Providence, Rhode Island – a Black, Gay Johnson and Wales University sophomore hanged himself in his dormitory room on Wednesday, September 29.  Raymond Chase, 19, was a well-regarded, openly gay student.  Vice President of the university, Ronald Martel, emailed the student body on Thursday to inform them of Raymond’s suicide: “Today I contact you with the deeply sad news of the passing of Raymond Chase, sophomore, 19, culinary arts major. The campus community is mourning the loss of this vibrant young man who leaves many JWU friends and teachers, and a loving family of Monticello, New York.”  As Steve Rothaus of the Miami Herald and Gay South Florida writes, Campus Pride, the nation’s largest LGBT university and college advocacy group, issued a statement of concern immediately upon learning of Raymond Chase’s suicide.  Shane Windmeyer, founder and Executive Director of Campus Pride, said to the press: “The loss of Raymond this week is the second college LGBT-related suicide in a week and the fifth teenage LGBT suicide in three weeks. The suicide of this openly gay young man is for reasons currently unknown; however, the recent pattern of LGBT youth suicides is cause for grave concern. Campus Pride demands national action be taken to address youth bullying, harassment and the need for safety and inclusion for LGBT youth at colleges and universities across the country. We must not let these tragic deaths go unnoticed.  Together we must act decisively to curb anti-LGBT bias incidents, harassment and acts of violence.”  Just last week, Campus Pride released a comprehensive report to lawmakers in Washington on anti-LGBTQ harassment and violence on college and university campuses in the United States.  Released through its Q Research Institute for Higher Education, the report, entitled, “2010 State of Higher Education for LGBT People,” drew attention to disturbing statistics such as: Nearly a quarter of LGBQ faculty, staff and students experience harassment on the nation’s campuses.  Of these, 83% say that their sexual identity is the reason for the abuse.  Transgender faculty, staff and students experience an even higher rate of harassment–39%.  Of these transgender people, 87% say their gender identity and/or expression is the reason.  33% of LGBQ faculty, staff and students, and 38% of transgender faculty, staff and students say that they have seriously thought of leaving their schools because of the abusive atmosphere.  43% of all LGBQ folk and 63% of all transgender people on campus say they hide their sexual difference to lessen the intimidation and danger.  The full report can be accessed in pdf form by clicking here. In response to the suicides of Raymond Chase, Tyler Clementi, Asher Brown, Seth Walsh, and Billy Lucas, Arne Duncan, President Obama’s Secretary of Education issued this statement on October 1: “This week, we sadly lost two young men who took their own lives for one unacceptable reason: they were being bullied and harassed because they were openly gay or believed to be gay. These unnecessary tragedies come on the heels of at least three other young people taking their own lives because the trauma of being bullied and harassed for their actual or perceived sexual orientation was too much to bear. This is a moment where every one of us – parents, teachers, students, elected officials, and all people of conscience – needs to stand up and speak out against intolerance in all its forms. Whether it’s students harassing other students because of ethnicity, disability or religion; or an adult, public official harassing the President of the University of Michigan student body because he is gay, it is time we as a country said enough. No more. This must stop.”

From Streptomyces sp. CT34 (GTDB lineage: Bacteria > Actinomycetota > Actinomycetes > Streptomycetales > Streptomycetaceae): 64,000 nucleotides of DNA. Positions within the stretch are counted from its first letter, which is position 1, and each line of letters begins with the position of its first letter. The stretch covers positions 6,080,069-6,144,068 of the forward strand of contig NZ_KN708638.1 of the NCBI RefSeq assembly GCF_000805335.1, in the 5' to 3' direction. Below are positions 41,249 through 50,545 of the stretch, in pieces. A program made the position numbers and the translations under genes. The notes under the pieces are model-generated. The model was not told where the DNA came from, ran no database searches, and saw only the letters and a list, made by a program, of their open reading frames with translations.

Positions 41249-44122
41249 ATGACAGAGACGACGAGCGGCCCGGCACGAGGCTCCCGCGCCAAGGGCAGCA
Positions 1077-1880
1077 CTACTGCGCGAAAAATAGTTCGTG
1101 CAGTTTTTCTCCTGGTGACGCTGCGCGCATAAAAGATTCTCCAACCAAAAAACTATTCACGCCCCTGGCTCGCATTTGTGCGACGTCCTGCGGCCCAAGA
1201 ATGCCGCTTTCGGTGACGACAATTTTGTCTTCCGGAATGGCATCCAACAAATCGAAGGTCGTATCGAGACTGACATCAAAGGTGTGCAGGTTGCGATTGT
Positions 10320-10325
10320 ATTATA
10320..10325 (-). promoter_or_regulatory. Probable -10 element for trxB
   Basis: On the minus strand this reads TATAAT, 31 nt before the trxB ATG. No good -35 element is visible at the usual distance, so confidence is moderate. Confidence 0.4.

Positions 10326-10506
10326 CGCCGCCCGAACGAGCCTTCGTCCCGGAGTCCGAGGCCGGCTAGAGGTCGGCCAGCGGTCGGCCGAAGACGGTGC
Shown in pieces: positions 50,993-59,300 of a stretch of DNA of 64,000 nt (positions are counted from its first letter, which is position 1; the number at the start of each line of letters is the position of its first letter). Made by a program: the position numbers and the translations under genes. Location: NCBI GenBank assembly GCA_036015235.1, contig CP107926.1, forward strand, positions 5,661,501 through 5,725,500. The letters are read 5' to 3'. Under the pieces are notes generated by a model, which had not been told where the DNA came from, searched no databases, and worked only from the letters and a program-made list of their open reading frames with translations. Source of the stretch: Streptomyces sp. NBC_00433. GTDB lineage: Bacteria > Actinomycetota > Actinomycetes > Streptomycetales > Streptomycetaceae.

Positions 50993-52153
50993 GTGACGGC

October 2, 2010 Posted by | African Americans, Anglo Americans, Anti-LGBT hate crime, bi-phobia, Bisexual persons, Bullying in schools, Campus Pride, gay teens, harassment, Heterosexism and homophobia, Johnson and Wales University, Lesbian women, LGBT teen suicide prevention, LGBTQ suicide, Social Justice Advocacy, transgender persons, transphobia | , , , , , , , , , , , , , , , , | Comments Off on Black R.I. University Student Hangs Self; Anti-Gay Harassment Suspected